DENVER, CO. -- These reader questions were answered at the 2012 American Animal Hospital Association Conference, attended by over 1,200 veterinary professionals, March 15-18 at the Denver Convention Center.
Q: My wonderful Border Collie/Chow mix was in good health and then he stopped eating. After 6 weeks and many tests, he was diagnosed with stomach cancer. The disease progressed fast. The oncologist said surgery would cost $5,000 and another $800-plus for chemotherapy. I'm a senior citizen living on Social Security and this treatment was financially impossible.
We euthanized the dog before he suffered too much. Now, I wonder what I could have done to save my pet. If I'd had the surgery done, would he have lived? I also wonder if the rawhide bones he loved caused the cancer. Although we lost him two months ago, I'm still devastated. -- P.P., Cyberspace
A: Dr. Mark Russak, president of the American Animal Hospital Association, says, "I am so very sorry for your loss. You must know that you did nothing wrong. I don't know if your dog would have lived or for how long with surgery and chemotherapy. I do know stomach cancer in people and dogs is bad."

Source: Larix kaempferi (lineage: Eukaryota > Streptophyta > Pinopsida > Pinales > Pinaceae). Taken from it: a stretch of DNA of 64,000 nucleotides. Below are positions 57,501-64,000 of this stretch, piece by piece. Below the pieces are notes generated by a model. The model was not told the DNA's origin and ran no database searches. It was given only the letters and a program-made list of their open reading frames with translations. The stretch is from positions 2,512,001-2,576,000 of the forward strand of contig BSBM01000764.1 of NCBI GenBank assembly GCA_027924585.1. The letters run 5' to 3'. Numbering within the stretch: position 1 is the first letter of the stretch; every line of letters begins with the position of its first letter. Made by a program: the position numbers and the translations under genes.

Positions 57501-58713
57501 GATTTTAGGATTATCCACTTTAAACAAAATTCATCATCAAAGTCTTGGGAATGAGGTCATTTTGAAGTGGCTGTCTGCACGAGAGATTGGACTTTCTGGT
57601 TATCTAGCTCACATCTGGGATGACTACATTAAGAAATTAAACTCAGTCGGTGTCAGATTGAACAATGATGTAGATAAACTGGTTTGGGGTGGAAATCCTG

Russak, of Starkville, MS, continues, "I've never heard of a link between rawhide and cancer. You are a wonderful pet owner. I can hear your pain and I've been there also; even veterinarians lose pets. You gave your pet a dignified exit without suffering."
Clearly, you had a special relationship with your dog. My online dictionary says to love is: "To feel affection for, to adore to worship and to be devoted to." This sounds pretty much like how our pets feel about us. And likely this definition describes how you felt about your dog. I'm here to argue with anyone who says losing a pet isn't like losing a loved one.
Q: My 6-year-old cat has scabs under his coat from his tail to the back of the neck. He's very sensitive when you touch him near his tail. He's an indoor cat, and I've never seen fleas on him. I rarely see the cat scratch, but I can feel those scabs. What can I do to help my boy? -- E.N., Cyberspace
A: "Fleas still need to be ruled out," explains Dr. Robin Downing, past president of the International Veterinary Academy of Pain Management. "Even indoor cats can get fleas, and sometimes they are difficult to find. Also, I suggest a scraping (by your veterinarian) to investigate the possibility of other parasites."
If nothing can be found, think about allergies. Your veterinarian may suggest a limited antigen (novel protein) diet, or perhaps a visit to a veterinary dermatologist, whose only job is to sort these problems out. Typically, skin issues don't have one-step, overnight fixes.
Meanwhile, you mention that your cat seems to suffer pain when touched. Downing guesses gabapentin could be right for your cat's pain, but ask your veterinarian about appropriate pain relief.
Q: My Westie (West Highland White Terrier) has had an anal gland infection for 8 months now. He takes Cyclosporine orally, and I'm applying an ointment twice daily. Is there anything else that might work better? -- R.V., Woodbury, MN